“I want decent work lives for education professionals and an end to 60-hour working weeks which can only lead to exhaustion, stress and burnout.”
She said that – in addition to the exodus of newly qualified staff – serving professionals were also leaving “before their health is broken”.
She warned politicians: “If you do not take better care of us, you will reap the bitter reward of parental fury when there is no teacher for their child. This is no threat. This is a crisis of your own making. That time is coming. you have been warned.”
Mark Baker, ATL’s president, added that teachers faced “so much bureaucracy driven by mistrust, driven by an unquenchable thirst for data but so utterly pointless”. This included asking teachers to take photographs of practical lessons to prove that they had taken place.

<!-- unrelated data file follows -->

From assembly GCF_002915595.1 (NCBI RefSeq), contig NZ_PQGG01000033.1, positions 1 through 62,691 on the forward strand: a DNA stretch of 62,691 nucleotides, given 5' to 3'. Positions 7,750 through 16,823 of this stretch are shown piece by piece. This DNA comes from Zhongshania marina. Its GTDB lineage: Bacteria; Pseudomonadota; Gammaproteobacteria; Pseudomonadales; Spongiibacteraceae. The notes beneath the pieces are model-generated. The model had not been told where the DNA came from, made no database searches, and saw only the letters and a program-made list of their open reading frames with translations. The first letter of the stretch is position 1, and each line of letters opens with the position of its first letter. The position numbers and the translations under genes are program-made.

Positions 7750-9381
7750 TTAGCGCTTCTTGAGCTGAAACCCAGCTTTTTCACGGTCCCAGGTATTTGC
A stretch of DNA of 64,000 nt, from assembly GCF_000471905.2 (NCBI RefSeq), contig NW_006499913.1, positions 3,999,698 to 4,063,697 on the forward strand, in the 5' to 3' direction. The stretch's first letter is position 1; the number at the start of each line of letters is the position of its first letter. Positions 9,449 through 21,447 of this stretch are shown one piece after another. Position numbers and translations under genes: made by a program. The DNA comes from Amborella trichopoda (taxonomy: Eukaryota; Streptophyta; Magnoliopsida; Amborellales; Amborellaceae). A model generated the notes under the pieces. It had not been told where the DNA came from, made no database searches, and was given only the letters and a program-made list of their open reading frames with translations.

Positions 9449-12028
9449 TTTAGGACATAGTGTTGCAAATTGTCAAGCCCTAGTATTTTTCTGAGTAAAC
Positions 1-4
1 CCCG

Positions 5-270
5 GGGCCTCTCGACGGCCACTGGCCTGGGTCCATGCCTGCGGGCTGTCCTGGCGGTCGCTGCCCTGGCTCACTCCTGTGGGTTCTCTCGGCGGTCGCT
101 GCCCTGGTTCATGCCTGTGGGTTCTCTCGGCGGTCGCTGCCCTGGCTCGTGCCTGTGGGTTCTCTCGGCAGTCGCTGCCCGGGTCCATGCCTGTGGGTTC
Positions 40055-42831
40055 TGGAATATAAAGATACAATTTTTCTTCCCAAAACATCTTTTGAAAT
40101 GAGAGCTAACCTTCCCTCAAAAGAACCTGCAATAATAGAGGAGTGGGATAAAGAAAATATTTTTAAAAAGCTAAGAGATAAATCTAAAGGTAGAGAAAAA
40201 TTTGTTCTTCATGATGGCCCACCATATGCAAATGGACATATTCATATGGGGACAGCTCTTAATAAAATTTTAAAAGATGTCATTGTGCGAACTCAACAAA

“We told you teachers would leave in droves and they are with your (politicians) approach of blame, criticism and undermining”.
He warned all the parties’ education spokespeople: “You may profess to be proud of your achievements but you have failed.”
Newly qualified teachers can qualify for “golden hellos” of up to £5,000 and bursaries and scholarships of up to £25,000 are available for shortage subjects like maths, physics, chemistry and computing. However, money is withheld if they do not take up a teaching post.The figures emerged as delegates warned one of the consequences was that more non-teaching staff were being left in charge of lessons. They urged the union to conduct an investigation into the practice.
The motion they were debating deplored the use of support staff to cover for teachers “at short notice and for protracted periods”, arguing it was 2depriving one group of the support they deserve and depriving another class of a qualified teacher”.